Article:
The geopolitical competition with the inclusion of Armenia, Azerbaijan, and Georgia, can be analysed in a three-level overlapping and mutually influential framework. At its first level are Armenia, Azerbaijan, and Georgia, which have very complicated relationships with each other. Numerous regional contradictions have shaped the Georgian-Azerbaijani strategic partnership, the Armenian-Georgian friendly relations and the Armenian-Azerbaijani enmity. These states also either border with, or are in close proximity to, three regional powers: Russia, Iran, and Turkey. These powers constitute the second level of actors directly involved in South Caucasus processes. The strategic interests of Russia, Iran, and Turkey, as well as their models of interaction with each other, allow them to manipulate the South Caucasus states and significantly to limit the space available to them for political, economic, and military manoeuvring.
Insertion of the US into this scheme as a third-level supra-regional actor brings even more intricacy and complexity into relations on the ground. The US sanctions against Russia, its withdrawal from the Joint Comprehensive Plan of Action (“Iran Deal”) in May 2018, the growing tension in the US-Turkey bilateral relationship, suspension of the INF Treaty (The Intermediate-Range Nuclear Forces Treaty) in February 2019 by both the US and Russia all indicate a dangerous trend toward transformation of the geopolitical competition into a geopolitical confrontation.
The increasing US involvement in South Caucasus affairs aims: a) to limit Russia’s presence in the region; b) to restrict Iran and to control the interactions of Armenia, Azerbaijan, and (to a lesser extent) Georgia, with Iran, and c) to promote mutual interests in the Middle East with Turkey as a strategic partner and ally. In the meantime, an intensifying tension between the regional powers and the US will cause a further deterioration of security in the South Caucasus.
Another set of factors which determines the strategic interest of the US toward the South Caucasus states is related to the three unresolved conflicts of this area. Developments in and around each of these conflicts can pose a serious security threat: Under certain conditions, a small war can transform into a regional one that involves the participation of several regional actors.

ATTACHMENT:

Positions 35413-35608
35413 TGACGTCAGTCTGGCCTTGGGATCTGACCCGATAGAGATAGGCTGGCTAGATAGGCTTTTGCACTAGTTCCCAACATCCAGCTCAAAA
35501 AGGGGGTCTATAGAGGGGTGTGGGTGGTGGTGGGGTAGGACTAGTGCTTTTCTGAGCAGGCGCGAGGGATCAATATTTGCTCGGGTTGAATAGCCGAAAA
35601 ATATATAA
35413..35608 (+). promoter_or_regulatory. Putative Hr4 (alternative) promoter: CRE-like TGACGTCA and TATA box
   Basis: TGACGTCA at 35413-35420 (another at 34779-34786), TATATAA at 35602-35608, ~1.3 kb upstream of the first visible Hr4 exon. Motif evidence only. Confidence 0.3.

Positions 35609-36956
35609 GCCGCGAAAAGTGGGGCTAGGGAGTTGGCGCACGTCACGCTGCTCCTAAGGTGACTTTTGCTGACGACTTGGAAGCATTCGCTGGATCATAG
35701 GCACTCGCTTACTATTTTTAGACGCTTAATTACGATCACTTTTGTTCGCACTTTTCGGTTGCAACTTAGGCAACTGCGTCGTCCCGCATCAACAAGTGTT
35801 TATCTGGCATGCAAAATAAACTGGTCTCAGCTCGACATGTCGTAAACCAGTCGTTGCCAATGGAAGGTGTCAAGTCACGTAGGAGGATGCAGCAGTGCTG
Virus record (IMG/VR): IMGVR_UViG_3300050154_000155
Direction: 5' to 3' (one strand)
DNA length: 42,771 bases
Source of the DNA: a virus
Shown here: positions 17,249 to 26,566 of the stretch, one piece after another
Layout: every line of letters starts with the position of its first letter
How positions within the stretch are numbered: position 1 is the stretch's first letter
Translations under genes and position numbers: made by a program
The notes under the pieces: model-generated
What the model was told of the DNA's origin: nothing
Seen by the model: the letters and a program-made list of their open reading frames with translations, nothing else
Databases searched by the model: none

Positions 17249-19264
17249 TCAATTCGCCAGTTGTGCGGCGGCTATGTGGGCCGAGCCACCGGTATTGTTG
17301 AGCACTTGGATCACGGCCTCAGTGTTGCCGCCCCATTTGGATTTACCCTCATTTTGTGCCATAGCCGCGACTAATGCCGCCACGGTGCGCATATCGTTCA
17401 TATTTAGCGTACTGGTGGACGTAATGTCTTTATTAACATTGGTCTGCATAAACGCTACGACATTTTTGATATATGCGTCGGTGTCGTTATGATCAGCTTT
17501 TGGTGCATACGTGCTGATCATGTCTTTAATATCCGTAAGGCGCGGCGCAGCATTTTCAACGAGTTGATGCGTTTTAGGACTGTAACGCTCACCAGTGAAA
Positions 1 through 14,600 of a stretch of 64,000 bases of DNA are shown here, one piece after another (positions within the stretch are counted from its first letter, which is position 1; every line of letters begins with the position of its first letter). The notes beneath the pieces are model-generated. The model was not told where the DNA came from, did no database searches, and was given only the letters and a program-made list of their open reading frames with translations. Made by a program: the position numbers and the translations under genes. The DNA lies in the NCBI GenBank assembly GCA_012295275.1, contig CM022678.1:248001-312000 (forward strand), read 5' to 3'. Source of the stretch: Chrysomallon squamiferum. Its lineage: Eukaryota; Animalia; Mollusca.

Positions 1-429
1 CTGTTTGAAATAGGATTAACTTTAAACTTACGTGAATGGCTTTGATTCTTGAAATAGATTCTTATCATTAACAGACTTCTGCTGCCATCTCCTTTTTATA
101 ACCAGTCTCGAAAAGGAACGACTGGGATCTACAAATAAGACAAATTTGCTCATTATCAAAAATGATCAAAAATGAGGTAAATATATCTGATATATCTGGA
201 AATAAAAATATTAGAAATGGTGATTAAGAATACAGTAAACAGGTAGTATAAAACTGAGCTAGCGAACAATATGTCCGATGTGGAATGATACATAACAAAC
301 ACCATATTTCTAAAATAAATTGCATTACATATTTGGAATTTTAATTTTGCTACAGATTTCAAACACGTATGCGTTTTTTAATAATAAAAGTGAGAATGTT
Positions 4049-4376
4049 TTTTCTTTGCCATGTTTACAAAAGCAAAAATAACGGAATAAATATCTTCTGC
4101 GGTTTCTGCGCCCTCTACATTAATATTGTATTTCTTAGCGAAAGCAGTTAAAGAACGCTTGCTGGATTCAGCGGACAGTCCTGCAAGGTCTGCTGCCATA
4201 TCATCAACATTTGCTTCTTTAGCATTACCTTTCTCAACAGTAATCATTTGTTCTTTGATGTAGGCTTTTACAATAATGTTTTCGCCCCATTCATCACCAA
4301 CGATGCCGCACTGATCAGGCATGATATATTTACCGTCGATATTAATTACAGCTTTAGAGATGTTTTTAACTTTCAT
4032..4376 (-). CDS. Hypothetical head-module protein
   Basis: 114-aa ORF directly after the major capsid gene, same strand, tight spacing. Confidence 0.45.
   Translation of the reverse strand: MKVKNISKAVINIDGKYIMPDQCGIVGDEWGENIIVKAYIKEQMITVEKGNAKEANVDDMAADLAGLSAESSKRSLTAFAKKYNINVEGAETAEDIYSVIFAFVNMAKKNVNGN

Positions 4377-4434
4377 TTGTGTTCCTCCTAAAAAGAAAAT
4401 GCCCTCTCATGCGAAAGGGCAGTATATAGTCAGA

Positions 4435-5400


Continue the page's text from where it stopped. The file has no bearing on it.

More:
In the Abkhazian and South Ossetian conflicts, the United States is actually excluded as a player. After the outbreak of the Russian-Georgian war in August 2008, the EU (France and its President Nicolas Sarkozy, in particular) took the initiative to negotiate a six-point peace plan to end the war and to find a political solution. However, the signed Medvedev–Sarkozy agreement was factually annulled after recognition of Abkhazian and South Ossetian independence by Russia in September 2008. Consequently, these two conflicts have been transformed from internal ethno-political conflicts into international ones. Antagonistic Russian-Georgian relations still prevent an implementation of any model of reconciliation between Georgia and the two breakaway semi-recognised statelets, at least in the foreseeable future. The US currently lacks a comprehensive policy in these “Georgian conflicts”: It has withdrawn from any discussions and limited itself to statements that support Georgia’s territorial integrity. There is no sign that the US has any desire to be directly involved in the resolution of the Abkhazian and South Ossetian conflicts.
It must be noted that the discussions around the Georgian conflicts have intensified since the annexation of Crimea by Russia in 2014. In July 2016, the US and Georgia signed a new agreement that shifted military assistance to Georgia from the training of its troops for international deployment to an increase of its self-defence capabilities. As John Kerry, the former US Secretary of State, mentioned, this agreement “defines our security partnership and the steps we will take together to further Georgia’s reliance and its resilience and its self-defence capabilities.” Later, in the US NSS (2017) the only reference to the South Caucasus was related to Georgia: “With its invasions of Georgia and Ukraine, Russia demonstrated its willingness to violate the sovereignty of states in the region.”
Another statement, indirectly concerned with the “Georgian conflicts”, appeared in September 2018. Assistant Secretary of State for European and Eurasian Affairs, A. Wess Mitchell, addressing the 2018 Tbilisi International Conference, stressed that “together with the weapons and training that we provide, [our bilateral relations] demonstrate very clearly that the US will commit the resources and the attention to supporting Georgia and to making sure that Georgia is able to defend its territory. First and foremost, the territorial integrity, sovereignty, and independence of Georgia have been and remain at the heart of the United States strategic objectives in the Caucasus.”
The Nagorniy Karabakh Conflict
A different approach can be observed in the US involvement as a mediator in the Nagorniy Karabakh (NK) conflict. Currently the OSCE Minsk Group (MG) platform (established as a framework for the mediation for settlement of the NK conflict) remains probably the only area of US–Russia cooperation, in spite of existing differences. As a co-chair of the MG, the US, together with Russia and France, is trying to facilitate a consensus between the parties to the conflict, namely Armenia, the Republic of Artsakh (also known as the Nagorno-Karabakh Republic), and Azerbaijan, and to negotiate a solution based upon a mutual compromise (namely, the so-called Madrid Principles, as updated in 2009). The outbreak of the conflict in April 2016 clearly demonstrated the growing danger to regional peace and security.